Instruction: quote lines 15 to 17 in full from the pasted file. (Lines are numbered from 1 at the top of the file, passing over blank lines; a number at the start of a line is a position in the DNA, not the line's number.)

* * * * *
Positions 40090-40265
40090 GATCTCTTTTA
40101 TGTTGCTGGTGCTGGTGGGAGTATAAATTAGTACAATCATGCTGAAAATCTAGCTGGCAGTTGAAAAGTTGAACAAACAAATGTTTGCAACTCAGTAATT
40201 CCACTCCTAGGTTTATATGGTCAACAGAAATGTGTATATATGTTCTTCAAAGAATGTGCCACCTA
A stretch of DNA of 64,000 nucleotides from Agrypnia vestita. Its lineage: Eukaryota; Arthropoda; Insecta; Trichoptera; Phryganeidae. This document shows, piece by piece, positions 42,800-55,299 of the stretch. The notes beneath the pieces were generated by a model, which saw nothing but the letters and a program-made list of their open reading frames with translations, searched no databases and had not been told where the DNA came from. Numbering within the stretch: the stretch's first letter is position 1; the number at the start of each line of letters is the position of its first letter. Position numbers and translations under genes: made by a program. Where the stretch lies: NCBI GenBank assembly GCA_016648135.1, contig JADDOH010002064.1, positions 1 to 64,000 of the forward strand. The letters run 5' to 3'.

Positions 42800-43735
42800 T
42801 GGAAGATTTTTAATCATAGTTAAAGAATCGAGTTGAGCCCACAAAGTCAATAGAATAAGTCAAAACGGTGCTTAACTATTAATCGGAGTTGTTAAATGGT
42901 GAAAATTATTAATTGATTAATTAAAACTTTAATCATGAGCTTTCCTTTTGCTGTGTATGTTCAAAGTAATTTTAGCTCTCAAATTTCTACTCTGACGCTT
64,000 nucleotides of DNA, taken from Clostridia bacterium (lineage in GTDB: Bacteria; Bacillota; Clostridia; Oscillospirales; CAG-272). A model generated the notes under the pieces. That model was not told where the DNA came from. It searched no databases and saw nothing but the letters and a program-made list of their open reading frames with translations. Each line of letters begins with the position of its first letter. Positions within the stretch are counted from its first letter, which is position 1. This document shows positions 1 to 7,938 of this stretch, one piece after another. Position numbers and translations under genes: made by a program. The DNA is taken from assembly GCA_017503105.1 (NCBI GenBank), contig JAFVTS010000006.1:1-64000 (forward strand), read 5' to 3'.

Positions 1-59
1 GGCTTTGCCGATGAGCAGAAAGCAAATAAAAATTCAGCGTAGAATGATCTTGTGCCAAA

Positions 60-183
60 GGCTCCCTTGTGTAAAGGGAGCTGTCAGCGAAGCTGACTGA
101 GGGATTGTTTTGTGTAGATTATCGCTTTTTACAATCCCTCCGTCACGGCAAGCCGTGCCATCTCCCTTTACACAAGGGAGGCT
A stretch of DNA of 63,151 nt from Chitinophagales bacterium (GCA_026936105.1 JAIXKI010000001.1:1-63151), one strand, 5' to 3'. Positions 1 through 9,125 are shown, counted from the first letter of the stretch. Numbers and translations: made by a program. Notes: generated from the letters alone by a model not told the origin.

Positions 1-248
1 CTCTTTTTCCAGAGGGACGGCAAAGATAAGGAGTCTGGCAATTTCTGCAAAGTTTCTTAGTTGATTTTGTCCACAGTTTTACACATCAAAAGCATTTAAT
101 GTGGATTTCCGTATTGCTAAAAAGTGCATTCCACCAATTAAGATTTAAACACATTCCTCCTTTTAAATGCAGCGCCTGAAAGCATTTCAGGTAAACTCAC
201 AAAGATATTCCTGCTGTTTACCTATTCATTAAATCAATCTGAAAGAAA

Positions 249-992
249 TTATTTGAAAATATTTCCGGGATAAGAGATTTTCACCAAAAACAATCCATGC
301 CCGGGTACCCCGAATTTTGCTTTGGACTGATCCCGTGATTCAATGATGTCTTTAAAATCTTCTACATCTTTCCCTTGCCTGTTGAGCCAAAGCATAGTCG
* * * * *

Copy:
101 GGGATTGTTTTGTGTAGATTATCGCTTTTTACAATCCCTCCGTCACGGCAAGCCGTGCCATCTCCCTTTACACAAGGGAGGCT
A stretch of DNA of 63,151 nt from Chitinophagales bacterium (GCA_026936105.1 JAIXKI010000001.1:1-63151), one strand, 5' to 3'. Positions 1 through 9,125 are shown, counted from the first letter of the stretch. Numbers and translations: made by a program. Notes: generated from the letters alone by a model not told the origin.

Positions 1-248